WASHINGTON (AP) — The Latest on the Senate Republican health care bill (all times local):
President Donald Trump promised to repeal and replace the health care law Republicans deride as "Obamacare."
But Nebraska Sen. Ben Sasse said Sunday the Senate's current plan to overhaul health care "is not a full repeal or full replace."
The Republican lawmaker says, "This is largely a Medicaid reform package."
Senate Republican leaders are scrambling for enough votes to approve their health care legislation as soon as this week.
Sasse said he's neither finished reading the bill nor taken a position on it.
Sasse addressed health care at a private retreat for top donors to the libertarian Koch brothers' political network, which favors full repeal. He was the featured luncheon speaker also attended by Texas Sen. Ted Cruz, Utah Sen. Mike Lee and Texas Sen. John Cornyn.
President Donald Trump is bemoaning what he calls "the level of hostility" that he says has stymied bipartisanship in Washington.
While discussing the Republican health bill during an interview on "Fox & Friends," Trump said it would be great if lawmakers from both parties could "come up something that everybody's happy with."
Then he criticizes two prominent Democratic senators.
Trump says the Democrats' "theme is resist" and that "if it was the greatest bill ever proposed in mankind, we wouldn't get a vote" from them.
Trump said Senate Democratic leader Chuck Schumer criticized the GOP bill before knowing what was in it. And the president called Massachusetts Sen. Elizabeth Warren "somebody that's just got a lot of hatred." Warren is a leading liberal and defender of the current health law.
One of the Republican senators who's opposing his party's health care bill as written says the Senate shouldn't vote on the plan this week.
The lengthy proposal only came out last week, but Senate Majority Leader Mitch McConnell wants to begin voting this week.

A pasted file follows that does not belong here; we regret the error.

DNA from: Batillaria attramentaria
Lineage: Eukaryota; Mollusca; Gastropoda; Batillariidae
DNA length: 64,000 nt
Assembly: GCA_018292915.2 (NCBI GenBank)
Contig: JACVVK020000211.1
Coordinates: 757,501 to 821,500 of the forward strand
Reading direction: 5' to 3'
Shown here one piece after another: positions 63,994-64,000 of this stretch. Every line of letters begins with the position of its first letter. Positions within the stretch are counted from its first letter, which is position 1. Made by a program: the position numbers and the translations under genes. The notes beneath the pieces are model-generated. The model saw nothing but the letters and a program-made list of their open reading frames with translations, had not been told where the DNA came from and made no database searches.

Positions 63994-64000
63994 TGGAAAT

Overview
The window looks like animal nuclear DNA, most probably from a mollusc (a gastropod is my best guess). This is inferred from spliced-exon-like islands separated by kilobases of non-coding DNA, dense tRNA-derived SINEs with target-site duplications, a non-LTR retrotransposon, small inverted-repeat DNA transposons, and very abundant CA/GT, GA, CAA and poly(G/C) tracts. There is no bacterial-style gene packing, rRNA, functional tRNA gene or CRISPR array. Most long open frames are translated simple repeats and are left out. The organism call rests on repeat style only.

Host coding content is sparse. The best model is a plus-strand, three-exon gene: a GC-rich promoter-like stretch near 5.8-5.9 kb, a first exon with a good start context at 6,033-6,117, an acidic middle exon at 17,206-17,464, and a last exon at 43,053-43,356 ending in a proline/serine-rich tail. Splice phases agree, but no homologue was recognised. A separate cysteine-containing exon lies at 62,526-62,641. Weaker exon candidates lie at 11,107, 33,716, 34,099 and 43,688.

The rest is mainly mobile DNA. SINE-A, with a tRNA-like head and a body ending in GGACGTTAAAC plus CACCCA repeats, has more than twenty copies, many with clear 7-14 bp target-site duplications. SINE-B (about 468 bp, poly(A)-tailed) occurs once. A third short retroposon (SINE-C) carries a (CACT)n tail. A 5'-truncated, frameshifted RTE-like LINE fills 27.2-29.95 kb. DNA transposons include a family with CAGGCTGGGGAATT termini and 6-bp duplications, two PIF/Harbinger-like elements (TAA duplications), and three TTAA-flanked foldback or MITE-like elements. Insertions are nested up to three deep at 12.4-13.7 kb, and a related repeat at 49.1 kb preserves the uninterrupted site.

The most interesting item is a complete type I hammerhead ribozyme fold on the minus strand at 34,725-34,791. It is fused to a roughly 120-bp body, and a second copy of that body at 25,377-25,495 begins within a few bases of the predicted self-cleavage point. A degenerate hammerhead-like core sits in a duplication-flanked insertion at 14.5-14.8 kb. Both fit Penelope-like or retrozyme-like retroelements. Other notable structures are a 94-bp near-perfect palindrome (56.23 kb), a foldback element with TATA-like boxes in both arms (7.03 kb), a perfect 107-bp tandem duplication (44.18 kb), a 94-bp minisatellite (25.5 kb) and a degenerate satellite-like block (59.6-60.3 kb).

That's not sitting well with GOP Sen. Ron Johnson of Wisconsin. He says: "I would like to delay the thing. There's no way we should be voting on this next week. No way."
He tells NBC's "Meet the Press" that he has "a hard time" believing that his constituents or even he "will have enough time to properly evaluate" the measure.
Johnson says he's made his views clear to the party leadership and the White House.
Senate Democratic Leader Chuck Schumer says Senate passage of the Republican bill to replace former President Barack Obama's health law is too close to call.
He told ABC's "This Week" the GOP has "at best, a 50-50 chance."
In the narrowly divided Senate, defections from just three of the 52 Republican senators would doom the legislation.
Schumer says Democrats have made clear they would be willing to work with Republicans to pass a Senate bill if they agree to drop a repeal of the Affordable Care Act and instead work to improve it.
Schumer described the GOP proposal as "devastating" to the middle class and "that's what's making it so hard for them to pass it."
Sen. Susan Collins of Maine says she thinks getting the votes needed in the Senate this week to pass a Republican bill to replace the Affordable Care Act could be very difficult.
The moderate Republican says she has "very serious concerns" about the proposed legislation but hasn't yet taken a position on it. She cited in part provisions that she believes could cut Medicaid more than the House version.
So far five Republican senators have announced their opposition. Defections from just three of the Senate's 52 Republicans would doom the legislation.
Collins says another seven to eight senators including herself remain troubled about the possible Medicaid cuts.
She says she intends to wait for a Congressional Budget Office analysis before making a decision.
Collins spoke on ABC's "This Week."
President Donald Trump says he doesn't think congressional Republicans are "that far off" on passing a health overhaul to replace what he's calling "the dead carcass of Obamacare."
Trump says he believes his majority party is "going to get there."
But that optimism runs counter to the public opposition of five Republican senators so far to the Senate GOP plan that would scuttle much of former President Barack Obama's health law.
Unless those holdouts can be swayed, their numbers are more than enough to torpedo the measure developed in private by Senate Majority Leader Mitch McConnell and deliver a bitter defeat for the president.
Trump tells "Fox and Friends" that "we've a very good plan."